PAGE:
Henry Wadsworth Longfellow 1807-1882
American poet, novelist, translator, playwright, and travel writer.
Widely admired by his contemporaries, Longfellow achieved a degree of popularity in his day that no other American poet before or since has matched. His nostalgic, inspirational verse was embraced by Americans and Europeans enduring an era of rapid social change. Shortly after his death, however, his reputation suffered a serious decline. Although the debate over his literary stature continues, Longfellow is widely credited with having been instrumental in introducing European culture to the American readers of his day. Moreover, he simultaneously popularized American folk themes abroad, where his works enjoyed an immense readership.
Longfellow was born February 27, 1807, in Portland, Maine, to Stephen Longfellow, a lawyer and member of the Eighteenth Congress of the United States, and Zilpah Wadsworth, whose ancestors had arrived on the Mayflower. In 1822 he enrolled in the newly formed Bowdoin College, of which his father was a trustee. Despite his father's wish that he study law, Longfellow preferred a literary career and began publishing poems in numerous newspapers and periodicals. Before graduation, he took an extended trip to Europe; this journey greatly influenced his future work, evidenced in a unique blend of both American and foreign elements in his later writings. After three years in Europe, he returned as a professor to Bowdoin and soon published Outre-mer; a Pilgrimage Beyond the Sea, a book of travel sketches modeled on Washington Irving's Sketch Book. Longfellow later accepted a position at Harvard as the Smith Professor of Modern Languages, a post he held for eighteen years. During this time he again traveled to Europe and discovered the works of the German Romantic poets. He subsequently incorporated much of their artistic philosophy into his work. After returning and settling in Cambridge, he developed lasting friendships with such American literary figures as Charles Sumner, Washington Allston, and Nathaniel Hawthorne. Devoting himself to scholarly pursuits as well as to poetry, Longfellow published textbooks, literary essays, and numerous translations of European poets. He died in 1882.
Voices of the Night, illustrates his view that poetry should be “an instrument for improving the condition of society, and advancing the great purpose of human happiness.” Voices is distinguished by his “Psalm of Life” and “Light of the Stars,” popular inspirational pieces characterized by simple truths and maxims. The poems in this and such subsequent early collections as Ballads and Other Poems and The Seaside and the Fireside generally conclude with didactic or romanticized expressions of the poet's religious faith, balancing or, according to many critics, at times awkwardly undermining the nostalgic melancholic reflections on life's transience that inform many of his finest poems.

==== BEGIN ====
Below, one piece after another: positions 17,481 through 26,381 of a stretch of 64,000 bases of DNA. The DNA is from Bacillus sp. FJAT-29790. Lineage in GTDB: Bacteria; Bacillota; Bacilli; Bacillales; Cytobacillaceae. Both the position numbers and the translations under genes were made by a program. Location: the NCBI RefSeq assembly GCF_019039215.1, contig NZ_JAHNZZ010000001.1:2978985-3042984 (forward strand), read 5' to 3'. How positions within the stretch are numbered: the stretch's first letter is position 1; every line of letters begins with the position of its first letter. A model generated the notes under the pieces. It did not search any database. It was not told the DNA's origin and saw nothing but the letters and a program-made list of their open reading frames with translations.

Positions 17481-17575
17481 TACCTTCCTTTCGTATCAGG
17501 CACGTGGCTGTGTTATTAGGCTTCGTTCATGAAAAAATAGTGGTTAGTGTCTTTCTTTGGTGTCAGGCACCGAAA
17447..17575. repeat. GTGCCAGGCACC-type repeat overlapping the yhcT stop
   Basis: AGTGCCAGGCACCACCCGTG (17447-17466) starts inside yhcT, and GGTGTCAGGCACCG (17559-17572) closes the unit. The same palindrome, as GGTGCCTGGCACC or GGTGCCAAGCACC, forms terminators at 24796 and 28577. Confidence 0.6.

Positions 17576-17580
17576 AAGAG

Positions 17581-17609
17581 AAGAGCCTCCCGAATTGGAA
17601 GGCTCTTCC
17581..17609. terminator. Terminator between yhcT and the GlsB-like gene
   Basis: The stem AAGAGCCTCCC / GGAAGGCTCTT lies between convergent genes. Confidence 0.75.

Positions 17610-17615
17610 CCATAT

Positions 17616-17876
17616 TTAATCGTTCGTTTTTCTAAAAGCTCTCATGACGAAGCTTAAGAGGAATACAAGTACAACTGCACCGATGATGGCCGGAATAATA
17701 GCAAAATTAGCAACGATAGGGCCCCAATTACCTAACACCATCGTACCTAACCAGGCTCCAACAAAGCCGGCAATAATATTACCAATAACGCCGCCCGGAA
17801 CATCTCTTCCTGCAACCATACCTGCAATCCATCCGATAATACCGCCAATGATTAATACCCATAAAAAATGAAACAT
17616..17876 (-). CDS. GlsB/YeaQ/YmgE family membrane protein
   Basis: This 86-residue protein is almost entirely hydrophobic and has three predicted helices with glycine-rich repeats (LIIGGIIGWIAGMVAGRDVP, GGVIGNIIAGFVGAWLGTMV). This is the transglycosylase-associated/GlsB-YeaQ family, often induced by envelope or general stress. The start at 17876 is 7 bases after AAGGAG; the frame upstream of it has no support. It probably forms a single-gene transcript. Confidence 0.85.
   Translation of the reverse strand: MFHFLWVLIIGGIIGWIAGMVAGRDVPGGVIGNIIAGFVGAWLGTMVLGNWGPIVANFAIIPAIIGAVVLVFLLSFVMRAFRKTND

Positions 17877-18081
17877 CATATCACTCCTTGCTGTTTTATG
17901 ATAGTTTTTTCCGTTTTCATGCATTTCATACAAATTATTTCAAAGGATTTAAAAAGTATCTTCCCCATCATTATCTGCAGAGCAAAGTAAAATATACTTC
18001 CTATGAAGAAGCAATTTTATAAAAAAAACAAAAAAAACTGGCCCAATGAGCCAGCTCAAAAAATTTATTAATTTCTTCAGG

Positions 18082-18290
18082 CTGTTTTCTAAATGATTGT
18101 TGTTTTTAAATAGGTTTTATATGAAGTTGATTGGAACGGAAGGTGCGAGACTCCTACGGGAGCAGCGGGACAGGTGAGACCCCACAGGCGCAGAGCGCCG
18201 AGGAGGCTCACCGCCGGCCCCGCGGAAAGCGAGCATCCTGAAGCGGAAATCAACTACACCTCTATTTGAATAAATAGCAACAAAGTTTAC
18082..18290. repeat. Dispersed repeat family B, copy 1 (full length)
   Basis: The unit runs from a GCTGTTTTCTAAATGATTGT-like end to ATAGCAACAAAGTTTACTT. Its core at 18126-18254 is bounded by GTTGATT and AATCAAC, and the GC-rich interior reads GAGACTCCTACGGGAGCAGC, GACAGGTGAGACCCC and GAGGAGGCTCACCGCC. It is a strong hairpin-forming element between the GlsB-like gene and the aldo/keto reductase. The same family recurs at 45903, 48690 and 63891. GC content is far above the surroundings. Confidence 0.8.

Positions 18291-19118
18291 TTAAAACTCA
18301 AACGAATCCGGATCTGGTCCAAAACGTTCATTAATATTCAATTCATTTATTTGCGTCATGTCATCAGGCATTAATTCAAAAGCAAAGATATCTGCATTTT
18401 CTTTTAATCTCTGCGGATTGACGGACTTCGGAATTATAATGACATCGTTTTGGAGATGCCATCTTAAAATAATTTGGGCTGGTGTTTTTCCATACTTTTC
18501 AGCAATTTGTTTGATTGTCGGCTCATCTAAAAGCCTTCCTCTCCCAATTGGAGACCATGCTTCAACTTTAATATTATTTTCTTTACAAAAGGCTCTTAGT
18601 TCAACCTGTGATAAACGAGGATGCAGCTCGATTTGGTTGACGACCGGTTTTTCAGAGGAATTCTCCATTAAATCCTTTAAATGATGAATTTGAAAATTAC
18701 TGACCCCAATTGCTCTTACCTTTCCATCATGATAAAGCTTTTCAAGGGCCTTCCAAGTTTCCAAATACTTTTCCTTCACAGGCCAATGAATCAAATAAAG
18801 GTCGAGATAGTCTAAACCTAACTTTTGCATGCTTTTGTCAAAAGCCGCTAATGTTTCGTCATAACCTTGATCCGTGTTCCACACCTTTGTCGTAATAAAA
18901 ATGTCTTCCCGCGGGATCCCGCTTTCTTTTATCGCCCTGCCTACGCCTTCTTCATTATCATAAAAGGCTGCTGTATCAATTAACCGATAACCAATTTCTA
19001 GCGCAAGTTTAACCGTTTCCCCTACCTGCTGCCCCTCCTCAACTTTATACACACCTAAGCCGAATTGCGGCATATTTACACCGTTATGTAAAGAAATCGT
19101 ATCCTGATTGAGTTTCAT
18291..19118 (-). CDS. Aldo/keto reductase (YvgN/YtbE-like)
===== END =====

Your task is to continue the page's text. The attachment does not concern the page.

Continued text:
The longer narrative works for which Longfellow is best remembered, Evangeline: A Tale of Acadie, The Song of Hiawatha, and Tales of a Wayside Inn, address American themes and subjects, often providing vivid descriptions of the American landscape that appealed greatly to readers worldwide. Evangeline, written in classical dactylic hexameter and praised for both its lyrical grace and poignant storyline, relates the tale of two lovers separated during the French and Indian War. After touring America futilely in search of her exiled bridegroom, the eponymous heroine is reunited with him momentarily at his hospital deathbed. The Song of Hiawatha, praised upon publication as the great American epic, grafts source material from Native American mythology onto the meter and plot structure of the Finnish folk epic Kalevala. Tales of a Wayside Inn, a series of narrative poems reminiscent of Chaucer's Canterbury Tales, is perhaps the best example of Longfellow's versatility and mastery of the narrative form. The poems comprising this work, including one of Longfellow's most famous, “Paul Revere's Ride,” are highly regarded for their plots, characterizations, and intimate atmosphere. In addition to these narrative poems, Longfellow published what he considered his masterpiece: a trilogy of dramatic poems, The Golden Legend, The New England Tragedies, and The Divine Tragedy, entitled Christus: A Mystery. This work treats the subject of Christianity from its beginnings through the Middle Ages to the time of the American Puritans. While acknowledging that these works contain some beautiful and effective writing, critics generally agree that Longfellow's creative gift was poetic rather than dramatic, and that the scope of this particular work was beyond his range.
During his lifetime, Longfellow was immensely popular and widely admired. He was the first American poet to gain a favorable international reputation, and his poetry was praised abroad by such eminent authors as Charles Dickens, Victor Hugo, Alfred Tennyson, Nathaniel Hawthorne, and Walt Whitman. In 1884, two years after his death, his bust was unveiled in the Poets' Corner of Westminster Abbey, making him the first American to be so honored. In the decades that followed, however, the idealism and sentimentality that characterize much of his verse fell out of favor with younger poets and critics who were beginning to embrace realism and naturalism. Longfellow's literary reputation further declined in the twentieth century with the advent of Modernism. Reviled as superficial and didactic, his poetry was largely dismissed and received little further critical attention. Some recent commentators, however, have found much to admire in Longfellow. He is often praised for his technical skill, particularly as demonstrated in his short lyrics and sonnets. He also continues to be regarded as a pioneer in adapting European literary traditions to American themes and subjects.